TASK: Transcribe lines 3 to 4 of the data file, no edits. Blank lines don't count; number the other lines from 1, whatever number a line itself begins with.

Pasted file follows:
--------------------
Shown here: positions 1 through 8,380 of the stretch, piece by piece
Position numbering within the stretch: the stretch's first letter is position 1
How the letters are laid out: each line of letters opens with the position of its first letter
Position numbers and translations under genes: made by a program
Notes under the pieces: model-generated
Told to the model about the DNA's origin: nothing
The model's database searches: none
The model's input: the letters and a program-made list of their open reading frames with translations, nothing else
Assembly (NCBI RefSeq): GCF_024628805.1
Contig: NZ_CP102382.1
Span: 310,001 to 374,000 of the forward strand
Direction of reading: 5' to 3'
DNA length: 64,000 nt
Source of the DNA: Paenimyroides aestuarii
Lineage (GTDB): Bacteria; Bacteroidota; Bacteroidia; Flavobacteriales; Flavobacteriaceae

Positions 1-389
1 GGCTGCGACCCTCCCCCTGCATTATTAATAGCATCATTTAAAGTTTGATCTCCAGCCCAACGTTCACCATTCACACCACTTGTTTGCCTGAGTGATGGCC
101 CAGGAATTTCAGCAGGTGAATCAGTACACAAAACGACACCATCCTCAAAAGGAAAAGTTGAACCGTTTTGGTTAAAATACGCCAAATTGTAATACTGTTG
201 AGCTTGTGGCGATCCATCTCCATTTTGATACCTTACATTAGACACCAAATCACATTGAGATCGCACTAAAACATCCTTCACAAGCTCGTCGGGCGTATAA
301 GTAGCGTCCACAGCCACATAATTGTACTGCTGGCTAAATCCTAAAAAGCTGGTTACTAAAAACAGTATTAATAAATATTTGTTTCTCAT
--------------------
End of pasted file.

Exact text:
How the letters are laid out: each line of letters opens with the position of its first letter
Position numbers and translations under genes: made by a program